vrijdag 20 september 2013

Reaper Bones

Quite a while ago, somewhere around July 2012, the one friend I always paint miniatures with pointed me out to the Reaper Bones Kickstarter, which was basically a ‘we sell existing miniatures dirt cheap so we can get funds to design new miniatures’ drive. Some other friends and the two of us decided that it was well worth the money and, if we all chipped in, the costs could probably be overseen. We put our heads together, made our decisions, and pledged for the Bones.
The Kickstarter turned out to be a huge success, gathering 3,4 million dollars worth of pledges, and it was pretty clear that everyone was going to get a huge load of awesome miniatures. The estimated delivery time would be somewhere around march 2013, but with all of the add-ons and stretch goals that were met, we were pretty sure they were never going to make it in time for that date.
March came and went. April, May and June also passed, and we started joking about the time we had to wait. July and August also passed…
And then I received the confirmation mail. Our order had been processed and sent by airmail to my house. On the third of September, the mailman rang our doorbell, demanded we paid him for import tax (damn you, tax system!) and then handed me a box that was actually a little smaller than I had expected it to be. Giddy with excitement, I set up a camera on a tripod and started to record my very first unboxing video.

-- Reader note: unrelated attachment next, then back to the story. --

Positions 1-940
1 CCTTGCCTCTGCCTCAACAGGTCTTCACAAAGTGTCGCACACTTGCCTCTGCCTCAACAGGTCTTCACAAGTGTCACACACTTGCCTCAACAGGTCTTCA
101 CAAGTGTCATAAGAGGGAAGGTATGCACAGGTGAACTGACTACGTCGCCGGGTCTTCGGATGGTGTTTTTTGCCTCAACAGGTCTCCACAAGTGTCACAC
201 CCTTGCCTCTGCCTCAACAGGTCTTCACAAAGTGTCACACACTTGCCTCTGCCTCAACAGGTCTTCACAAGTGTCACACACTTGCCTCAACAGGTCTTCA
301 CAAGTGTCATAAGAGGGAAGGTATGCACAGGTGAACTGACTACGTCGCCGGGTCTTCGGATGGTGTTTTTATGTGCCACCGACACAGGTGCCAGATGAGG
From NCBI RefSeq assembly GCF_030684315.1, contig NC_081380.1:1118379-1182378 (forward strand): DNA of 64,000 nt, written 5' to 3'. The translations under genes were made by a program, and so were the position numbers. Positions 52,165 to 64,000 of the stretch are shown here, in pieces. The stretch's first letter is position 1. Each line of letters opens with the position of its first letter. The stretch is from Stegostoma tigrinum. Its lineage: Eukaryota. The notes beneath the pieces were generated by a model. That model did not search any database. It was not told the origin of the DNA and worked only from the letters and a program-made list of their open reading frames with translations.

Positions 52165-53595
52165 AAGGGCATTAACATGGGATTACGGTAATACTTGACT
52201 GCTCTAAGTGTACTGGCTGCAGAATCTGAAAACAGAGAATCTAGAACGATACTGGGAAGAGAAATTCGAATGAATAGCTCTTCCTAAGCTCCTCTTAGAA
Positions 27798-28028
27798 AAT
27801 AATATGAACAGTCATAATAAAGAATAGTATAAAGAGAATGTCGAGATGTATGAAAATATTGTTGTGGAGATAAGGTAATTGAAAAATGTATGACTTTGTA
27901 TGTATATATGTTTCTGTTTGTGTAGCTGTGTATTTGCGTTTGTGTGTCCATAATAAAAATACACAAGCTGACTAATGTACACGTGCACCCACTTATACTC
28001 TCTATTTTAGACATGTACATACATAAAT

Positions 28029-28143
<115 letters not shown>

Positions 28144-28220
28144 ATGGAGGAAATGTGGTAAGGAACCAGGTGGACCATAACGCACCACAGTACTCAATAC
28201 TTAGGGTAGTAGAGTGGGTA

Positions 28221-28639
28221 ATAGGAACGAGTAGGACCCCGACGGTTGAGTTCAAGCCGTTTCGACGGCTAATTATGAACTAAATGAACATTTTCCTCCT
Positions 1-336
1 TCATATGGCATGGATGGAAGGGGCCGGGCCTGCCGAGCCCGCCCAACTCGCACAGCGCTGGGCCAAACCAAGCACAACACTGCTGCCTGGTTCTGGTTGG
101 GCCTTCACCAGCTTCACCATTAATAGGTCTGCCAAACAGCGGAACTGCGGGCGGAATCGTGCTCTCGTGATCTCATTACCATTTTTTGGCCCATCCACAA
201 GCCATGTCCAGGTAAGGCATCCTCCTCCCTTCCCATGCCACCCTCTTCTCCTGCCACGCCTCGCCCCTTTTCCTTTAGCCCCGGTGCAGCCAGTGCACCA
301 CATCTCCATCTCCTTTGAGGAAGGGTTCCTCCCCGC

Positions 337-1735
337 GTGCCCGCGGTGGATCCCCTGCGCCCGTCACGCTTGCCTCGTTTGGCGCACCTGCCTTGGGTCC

It was pretty bad, considering the fact that the camera’s battery died about halfway through the unboxing and missed about all the important things, but it was fun, so I uploaded it anyway. After sorting everything out so my friends and I could get all the miniatures we had called dibbs on, I decided that it was a great idea to immediately start painting one of the mini’s the first chance I got.
I planned to wait with this blog post until I had finished that mini, so I could get a good comparison picture of what an unpainted miniature looks like, next to a (rather poorly, knowing me) painted miniature. The Bones material was specially designed for painting, after all. Unfortunately, the friend I paint with, and the friend whose paint I use, is currently moving and isn’t really able to paint with me. So I can’t paint. Life’s hard like that.
What I can say is that, quite frankly, the promotional pictures didn’t prepare me for the actual quality of the Bones miniatures. The first image of the material I had seen was this one:

As you might see, there are a couple of places where the detail appears to suffer because of the material. However, when you place it next to a miniature that was photographed slightly better (maybe without the use of flash photography…), you can see that the details are actually nicely preserved by the material:

It’s actually pretty fun to work with the material. As it’s got some limited ability to bend, it’s suddenly very possible to reach points on the miniature that would otherwise be covered by different parts. Though this same attribute means that some of the more spiky things, like spears and staves, can be stuck in a bent position thanks to the moulding process, it is more of a boon than a curse. The bent pieces can be fixed with some boiling water, and there will be no more axes breaking because the rigid resin decided it didn’t like the minimal pressure that was placed on it! (yes, there’s a story behind that one, too…)
With all of the Bones miniatures I’ve got lined up now, it’s quite probable that I’ll be set for quite some time. One of them is planned for my Declipse Savage Worlds game, if that ever gets started, and several others are planned characters or little surprises for my friends…

I really look forward to painting these things…

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